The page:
The Center for Science in the Public Interest (CSPI) says food dyes pose a number of risks to the American public and is calling on the Food and Drug Administration (FDA) to ban Yellow dye # 6. A new CSPI report says Yellow dye # 6 contains known carcinogens and contaminants that unnecessarily increase the risks of cancer, hyperactivity in children and allergic reactions.
These synthetic chemicals do absolutely nothing to improve the nutritional quality or safety of foods, but trigger behavior problems in children and, possibly, cancer in anyone.
Tests done on lab animals found contaminants that raised health concerns about several of the nine dyes currently approved for market. The approved dyes are Blue 1 & 2, Citrus Red 2, Green 3, Orange B, Red 3 & 40 and Yellow 5 & 6. And every year, about 15 million pounds of these dyes wind up in our food, with a lot of it ending up in things like candy, fruit drinks and cereals.
The Food Standards Agency, an independent government agency in Great Britain, released research a few years ago that suggested a linked between hyperactivity in some children and certain food coloring. Starting July 20th in the European Union, food containing some of these dyes will carry additional warning labels indicating possible adverse effects on “activity and attention in children.”
CSPI went to Britain in 2008 to check out the differences in dye use first hand. It says it found more concern about food dyes and more government oversight. For example, CSPI says McDonald’s Strawberry Sundaes get their color from fresh strawberries. The group says in the United States the color comes from Red dye 40. CSPI say in the UK, Fanta orange soda coloring comes from pumpkins and carrot extract. Here, it says the color comes from Red 40 and Yellow 6 dye.
Yellow dye #6 is a sulfonated version of Sudan I, a possible carcinogen which is frequently present in it as an impurity. Sunset Yellow itself may be responsible for causing an allergic reaction, resulting in various symptoms, including gastric upset, diarrhea, vomiting, nettle rash (urticaria), swelling of the skin (angioe sulfonated dema) and migraines. The coloring has also been linked to hyperactivity in young children
Food dyes like yellow dye #6 are synthetic chemicals and you’ve seen them on many an ingredient list. Without them, your cheesy macaroni might not be yellow and your fruit punch might not be red. Thousands of grocery store items contain artificial food dyes.
Yellow 6 is a smaller molecule than Red 40 and reflects light at a slightly higher frequency. While Red 40 is described as an orangish-red color, Yellow 6 is described as a Yellowish-orange color. Its most often used to create a pure orange color in foods – just as you’ll find Red 40 in cherry and strawberry flavored foods, you’ll find Yellow 6 in orange flavored foods.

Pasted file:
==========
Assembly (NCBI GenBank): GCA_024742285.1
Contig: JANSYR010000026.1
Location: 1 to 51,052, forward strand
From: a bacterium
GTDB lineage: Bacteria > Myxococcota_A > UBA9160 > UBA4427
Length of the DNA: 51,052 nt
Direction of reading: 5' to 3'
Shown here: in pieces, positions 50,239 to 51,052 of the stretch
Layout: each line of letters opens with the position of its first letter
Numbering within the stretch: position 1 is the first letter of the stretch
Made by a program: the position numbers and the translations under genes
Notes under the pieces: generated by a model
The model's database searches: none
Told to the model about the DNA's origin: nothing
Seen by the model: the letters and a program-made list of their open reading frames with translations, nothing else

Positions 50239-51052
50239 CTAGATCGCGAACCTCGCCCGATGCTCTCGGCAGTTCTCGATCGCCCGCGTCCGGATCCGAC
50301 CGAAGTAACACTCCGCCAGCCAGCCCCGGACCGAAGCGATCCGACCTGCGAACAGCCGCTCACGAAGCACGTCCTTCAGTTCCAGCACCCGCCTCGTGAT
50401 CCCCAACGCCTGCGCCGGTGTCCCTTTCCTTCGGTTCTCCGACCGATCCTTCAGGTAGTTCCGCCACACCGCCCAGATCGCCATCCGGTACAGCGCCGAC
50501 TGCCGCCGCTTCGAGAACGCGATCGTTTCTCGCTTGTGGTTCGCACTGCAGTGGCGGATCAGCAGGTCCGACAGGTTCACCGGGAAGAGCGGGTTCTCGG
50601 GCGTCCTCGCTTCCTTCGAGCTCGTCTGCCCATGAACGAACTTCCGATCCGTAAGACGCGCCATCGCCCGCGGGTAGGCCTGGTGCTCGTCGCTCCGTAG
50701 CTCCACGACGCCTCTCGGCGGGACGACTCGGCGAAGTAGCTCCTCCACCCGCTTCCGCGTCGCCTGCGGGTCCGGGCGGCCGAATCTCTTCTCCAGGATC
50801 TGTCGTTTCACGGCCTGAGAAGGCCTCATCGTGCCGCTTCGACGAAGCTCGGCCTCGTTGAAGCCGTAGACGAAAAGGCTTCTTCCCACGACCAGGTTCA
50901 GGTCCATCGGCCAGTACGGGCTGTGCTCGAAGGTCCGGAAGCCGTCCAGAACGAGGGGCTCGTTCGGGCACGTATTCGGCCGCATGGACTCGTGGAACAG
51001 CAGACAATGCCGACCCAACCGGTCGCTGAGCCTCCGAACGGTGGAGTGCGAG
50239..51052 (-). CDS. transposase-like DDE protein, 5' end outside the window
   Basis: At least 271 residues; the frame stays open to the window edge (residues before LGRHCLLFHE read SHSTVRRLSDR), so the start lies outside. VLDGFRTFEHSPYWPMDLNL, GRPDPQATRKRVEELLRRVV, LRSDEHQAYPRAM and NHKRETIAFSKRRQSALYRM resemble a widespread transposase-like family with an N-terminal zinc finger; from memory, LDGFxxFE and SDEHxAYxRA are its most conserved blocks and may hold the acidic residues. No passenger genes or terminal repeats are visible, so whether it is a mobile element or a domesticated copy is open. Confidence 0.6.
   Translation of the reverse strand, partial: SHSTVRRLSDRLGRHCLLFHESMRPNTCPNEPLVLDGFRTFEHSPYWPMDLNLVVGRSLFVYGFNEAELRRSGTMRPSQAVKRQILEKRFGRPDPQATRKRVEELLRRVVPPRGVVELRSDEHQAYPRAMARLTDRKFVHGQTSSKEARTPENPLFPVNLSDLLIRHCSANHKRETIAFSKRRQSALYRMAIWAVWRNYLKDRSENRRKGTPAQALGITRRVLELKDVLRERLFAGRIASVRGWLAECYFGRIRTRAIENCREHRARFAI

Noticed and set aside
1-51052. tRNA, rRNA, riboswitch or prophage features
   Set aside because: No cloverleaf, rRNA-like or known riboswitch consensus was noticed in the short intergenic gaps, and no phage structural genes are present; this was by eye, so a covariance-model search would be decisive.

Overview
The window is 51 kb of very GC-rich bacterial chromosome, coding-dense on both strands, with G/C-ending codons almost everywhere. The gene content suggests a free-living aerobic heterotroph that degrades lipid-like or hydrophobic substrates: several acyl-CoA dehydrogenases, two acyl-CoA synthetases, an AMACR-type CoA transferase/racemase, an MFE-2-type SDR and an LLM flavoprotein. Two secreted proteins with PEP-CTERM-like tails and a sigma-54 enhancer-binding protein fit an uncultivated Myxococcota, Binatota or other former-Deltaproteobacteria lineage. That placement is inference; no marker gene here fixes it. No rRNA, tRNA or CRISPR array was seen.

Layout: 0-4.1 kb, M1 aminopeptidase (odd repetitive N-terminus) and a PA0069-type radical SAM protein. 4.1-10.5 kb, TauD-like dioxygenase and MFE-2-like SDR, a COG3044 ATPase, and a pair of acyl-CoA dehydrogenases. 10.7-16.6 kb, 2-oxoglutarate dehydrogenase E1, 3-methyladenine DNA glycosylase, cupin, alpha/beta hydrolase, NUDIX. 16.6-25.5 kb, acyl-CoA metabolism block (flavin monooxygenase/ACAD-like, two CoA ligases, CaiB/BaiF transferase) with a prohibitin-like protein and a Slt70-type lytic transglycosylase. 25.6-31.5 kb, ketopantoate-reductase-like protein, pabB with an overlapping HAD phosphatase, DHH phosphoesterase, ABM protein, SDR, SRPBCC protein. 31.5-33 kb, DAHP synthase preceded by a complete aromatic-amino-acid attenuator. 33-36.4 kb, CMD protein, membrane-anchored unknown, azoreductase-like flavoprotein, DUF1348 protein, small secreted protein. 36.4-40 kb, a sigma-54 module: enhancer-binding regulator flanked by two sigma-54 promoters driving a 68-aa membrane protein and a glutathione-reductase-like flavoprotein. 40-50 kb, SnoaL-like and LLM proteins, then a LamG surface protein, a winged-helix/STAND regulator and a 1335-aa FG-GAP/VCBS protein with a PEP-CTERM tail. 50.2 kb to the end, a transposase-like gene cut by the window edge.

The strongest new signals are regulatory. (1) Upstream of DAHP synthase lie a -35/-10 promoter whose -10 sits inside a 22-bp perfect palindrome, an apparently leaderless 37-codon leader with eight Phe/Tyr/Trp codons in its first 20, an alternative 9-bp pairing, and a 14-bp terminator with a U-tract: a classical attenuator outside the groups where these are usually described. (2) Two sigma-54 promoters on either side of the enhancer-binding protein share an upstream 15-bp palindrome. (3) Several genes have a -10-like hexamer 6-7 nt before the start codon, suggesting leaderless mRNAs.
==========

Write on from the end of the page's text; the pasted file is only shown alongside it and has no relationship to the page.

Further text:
There have been a lot of studies on the effects of artificial food dyes on children, dating back to the 1970s. Some showed that food dyes could cause behavioral problems in children, and others didn’t. But a few years ago, an analysis of 21 of the most conclusive studies found compelling evidence that, indeed, artificial dyes could contribute to hyperactivity, restlessness, and attention problems in some children – particularly those with ADHD. What’s more, the studies suggested that removing dyes from those children’s diet was a quarter to half as effective in reducing those symptoms as giving the kids Ritalin or other stimulants. In other words, certain kids with ADHD might not need drugs if the artificial dyes were removed from their diets.
Kids like color; thus artificial dyes are most prevalent in products that appeal to children – such as snack foods and cereals. Parents who want to avoid artificial dyes can find it’s a complicated process requiring careful examination of each ingredient label. One brand of tortilla chip may contain two dyes while the brand sitting right next to it contains none. Just because a food item is white or pale-colored is no guarantee is does not contain dyes. Trader Joe’s and Whole Foods claim the products they sell contain no artificial dyes, but not every shopper has access to those chains. And of course, restaurants don’t post ingredient lists on their menus!